Structural Balance

This vignette describes structural balance theory and implemented functions in signnet associated with it.


Structural Balance

The principles underlying structural balance are based on a theory in social psychology dating back to the work of Heider in the 1940s, which was generalized and extended to graphs by Cartwright and Harary in the 1950s. In its simplest form, it is defined via triangles. A triangle is balanced if all ties are positive (“the friend of a friend is a friend”) or only one tie is positive (“the enemy of my enemy is my friend”). The remaining configurations are said to be unbalanced.

A network is balanced if i.a., it can be partitioned into two vertex subsets, such that intra-group edges are all positive and inter-group edges are all negative.

A (random) balanced network can be obtained with the function sample_islands_signed() which is pretty much the same as sample_islands() from the igraph package.

g <- sample_islands_signed(islands.n = 2,islands.size = 10,
                  = 0.8,n.inter = 5)

(The function ggsigned() can be used to visualize signed networks. Note that this requires the package ggraph to be installed.) Increasing islands.n leads to “clusterable” networks as defined by Davis.

A balanced network only contains balanced triangles. This can be verified with count_signed_triangles().

#> +++ ++- +-- --- 
#> 102   0   8   0

Note the absence of ++- and --- triangles.

To list all triangles use signed_triangles().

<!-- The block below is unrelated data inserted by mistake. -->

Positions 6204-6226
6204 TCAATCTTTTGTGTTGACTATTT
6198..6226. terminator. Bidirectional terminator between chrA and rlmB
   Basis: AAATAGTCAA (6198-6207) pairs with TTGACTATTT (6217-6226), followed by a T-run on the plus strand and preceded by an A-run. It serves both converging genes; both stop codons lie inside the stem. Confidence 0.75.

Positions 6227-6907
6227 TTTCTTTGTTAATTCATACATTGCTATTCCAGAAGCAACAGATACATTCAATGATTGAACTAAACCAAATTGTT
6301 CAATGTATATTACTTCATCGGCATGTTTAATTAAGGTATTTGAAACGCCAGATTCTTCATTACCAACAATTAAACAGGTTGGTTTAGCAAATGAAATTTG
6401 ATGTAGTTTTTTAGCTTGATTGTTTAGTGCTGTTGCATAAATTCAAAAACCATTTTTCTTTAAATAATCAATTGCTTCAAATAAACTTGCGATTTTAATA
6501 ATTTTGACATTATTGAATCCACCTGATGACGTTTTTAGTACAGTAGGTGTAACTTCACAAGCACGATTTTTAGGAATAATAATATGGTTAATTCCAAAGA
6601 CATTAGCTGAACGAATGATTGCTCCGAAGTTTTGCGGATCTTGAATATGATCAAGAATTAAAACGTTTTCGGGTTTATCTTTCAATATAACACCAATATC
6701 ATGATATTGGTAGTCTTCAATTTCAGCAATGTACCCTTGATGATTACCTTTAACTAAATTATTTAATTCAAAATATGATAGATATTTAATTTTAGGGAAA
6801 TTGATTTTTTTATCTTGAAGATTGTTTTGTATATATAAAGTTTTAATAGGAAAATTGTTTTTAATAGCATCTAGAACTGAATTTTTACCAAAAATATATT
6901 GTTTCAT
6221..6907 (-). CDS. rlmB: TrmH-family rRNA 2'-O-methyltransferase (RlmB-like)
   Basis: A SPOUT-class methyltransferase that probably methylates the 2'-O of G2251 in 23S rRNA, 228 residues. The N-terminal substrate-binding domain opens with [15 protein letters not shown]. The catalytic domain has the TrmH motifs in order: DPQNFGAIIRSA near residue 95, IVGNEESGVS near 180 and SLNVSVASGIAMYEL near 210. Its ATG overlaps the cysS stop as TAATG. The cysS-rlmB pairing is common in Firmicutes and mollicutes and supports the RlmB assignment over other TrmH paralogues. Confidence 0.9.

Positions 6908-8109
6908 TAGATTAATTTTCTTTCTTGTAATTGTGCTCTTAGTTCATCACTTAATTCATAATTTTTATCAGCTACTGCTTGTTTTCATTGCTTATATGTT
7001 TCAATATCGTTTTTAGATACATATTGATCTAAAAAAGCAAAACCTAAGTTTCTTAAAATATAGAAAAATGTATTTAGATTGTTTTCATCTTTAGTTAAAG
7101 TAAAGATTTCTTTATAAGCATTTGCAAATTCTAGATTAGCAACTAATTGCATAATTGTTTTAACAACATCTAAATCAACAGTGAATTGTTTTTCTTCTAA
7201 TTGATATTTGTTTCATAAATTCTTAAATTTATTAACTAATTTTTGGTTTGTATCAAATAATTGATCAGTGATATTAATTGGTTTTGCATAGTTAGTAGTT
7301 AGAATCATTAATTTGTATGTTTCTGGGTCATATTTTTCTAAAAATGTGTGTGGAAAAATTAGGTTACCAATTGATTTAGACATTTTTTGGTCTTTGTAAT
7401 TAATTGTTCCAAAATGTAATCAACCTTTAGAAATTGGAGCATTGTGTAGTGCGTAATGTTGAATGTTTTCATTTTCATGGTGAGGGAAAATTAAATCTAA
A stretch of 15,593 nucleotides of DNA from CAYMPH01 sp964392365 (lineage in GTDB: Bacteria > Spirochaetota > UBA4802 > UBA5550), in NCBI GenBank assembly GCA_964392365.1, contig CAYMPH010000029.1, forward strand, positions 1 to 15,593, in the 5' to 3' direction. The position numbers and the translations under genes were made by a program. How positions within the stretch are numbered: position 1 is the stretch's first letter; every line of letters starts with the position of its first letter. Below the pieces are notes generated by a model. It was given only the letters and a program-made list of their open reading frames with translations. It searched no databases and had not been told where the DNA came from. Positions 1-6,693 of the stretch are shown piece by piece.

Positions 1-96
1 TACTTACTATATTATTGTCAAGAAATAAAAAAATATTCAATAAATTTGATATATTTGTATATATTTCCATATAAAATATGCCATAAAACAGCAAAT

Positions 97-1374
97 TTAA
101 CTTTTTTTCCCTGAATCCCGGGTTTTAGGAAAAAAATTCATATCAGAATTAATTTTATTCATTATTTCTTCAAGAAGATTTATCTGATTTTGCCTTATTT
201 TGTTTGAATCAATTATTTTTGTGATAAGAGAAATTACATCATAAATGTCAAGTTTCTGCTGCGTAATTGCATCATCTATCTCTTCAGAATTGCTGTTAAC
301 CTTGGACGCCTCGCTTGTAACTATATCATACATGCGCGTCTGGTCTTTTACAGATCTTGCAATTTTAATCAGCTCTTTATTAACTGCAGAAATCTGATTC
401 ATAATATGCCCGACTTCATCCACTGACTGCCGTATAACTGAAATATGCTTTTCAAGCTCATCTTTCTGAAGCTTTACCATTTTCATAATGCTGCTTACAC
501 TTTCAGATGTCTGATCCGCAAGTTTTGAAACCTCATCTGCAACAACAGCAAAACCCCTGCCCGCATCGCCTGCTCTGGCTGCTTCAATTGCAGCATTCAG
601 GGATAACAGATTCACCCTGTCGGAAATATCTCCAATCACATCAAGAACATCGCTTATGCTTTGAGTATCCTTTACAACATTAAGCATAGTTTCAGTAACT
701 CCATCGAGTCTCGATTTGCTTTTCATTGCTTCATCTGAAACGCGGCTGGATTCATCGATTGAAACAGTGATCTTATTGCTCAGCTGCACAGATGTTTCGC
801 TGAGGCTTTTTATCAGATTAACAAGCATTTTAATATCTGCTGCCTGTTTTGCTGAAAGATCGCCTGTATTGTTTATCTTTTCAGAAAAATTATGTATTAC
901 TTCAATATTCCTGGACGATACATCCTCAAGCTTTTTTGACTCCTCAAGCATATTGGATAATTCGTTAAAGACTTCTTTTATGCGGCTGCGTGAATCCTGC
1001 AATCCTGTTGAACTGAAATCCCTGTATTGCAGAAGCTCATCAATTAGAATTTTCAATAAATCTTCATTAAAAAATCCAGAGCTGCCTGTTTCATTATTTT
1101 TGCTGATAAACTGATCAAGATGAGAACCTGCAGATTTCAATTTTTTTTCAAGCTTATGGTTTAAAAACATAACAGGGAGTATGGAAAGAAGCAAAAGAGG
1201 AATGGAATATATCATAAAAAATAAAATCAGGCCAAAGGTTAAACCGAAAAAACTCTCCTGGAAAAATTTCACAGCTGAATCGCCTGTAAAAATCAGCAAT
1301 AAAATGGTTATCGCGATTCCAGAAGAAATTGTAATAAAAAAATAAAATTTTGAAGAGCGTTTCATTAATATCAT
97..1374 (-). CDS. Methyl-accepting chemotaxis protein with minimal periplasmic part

#>      V1 V2 V3 P
#> [1,] 18  7  8 1
#> [2,] 18 10 14 1
#> [3,] 18 10  7 1
#> [4,] 18 10  8 1
#> [5,] 18 10 12 1
#> [6,] 18 12 19 3

The column P indicated the number of positive ties in the triangle. A value of 3 indicates that the triangle is “+++”.


Determining if a network is balanced or not is easy, but measuring a degree of balancedness (i.e. how close is a network to be balanced?) is not. The package, so far, implements three methods to calculate balance scores. All are defined such that a value of one indicates perfect balance and zero perfect unbalance. Though for intermediate networks, results may vary significantly. Check the paper by Samin Aref (and his other work) for more details.

balance_score(g, method = "triangles")
#> [1] 1
balance_score(g, method = "walk")
#> [1] 1
balance_score(g, method = "frustration")
#> [1] 1

“triangles” returns the fraction of balanced triangles.

“walk” is based on eigenvalues of the signed and underlying unsigned network. Check the paper by Estrada for details.

“frustration” assumes that the network can be partitioned into two groups, where intra group edges are positive and inter group edges are negative. The index is defined as the sum of intra group negative and inter group positive edges. Note that the problem is NP complete and only an upper bound is returned (based on simulated annealing). The function frustration_exact() implements an integer program to solve the exact optimization problem. More details can be found in the work of Aref.

There disagreement for non-balanced networks can be seen with the included “tribes” dataset.

balance_score(tribes, method = "triangles")
#> [1] 0.8676471
balance_score(tribes, method = "walk")
#> [1] 0.3575761
balance_score(tribes, method = "frustration")
#> [1] 0.7586207


Heider, Fritz. 1946. “Attitudes and Cognitive Organization.” The Journal of Psychology 21 (1): 107–12.

Cartwright, Dorwin, and Frank Harary. 1956. “Structural Balance: A Generalization of Heider’s Theory.” Psychological Review 63 (5): 277.

Davis, James A. 1967. “Clustering and Structural Balance in Graphs.” Human Relations 20 (2): 181–87.

Aref, Samin, and Mark C. Wilson. 2018. “Measuring Partial Balance in Signed Networks.” Journal of Complex Networks 6 (4): 566–95.

Estrada, Ernesto. 2019. “Rethinking Structural Balance in Signed Social Networks.” Discrete Applied Mathematics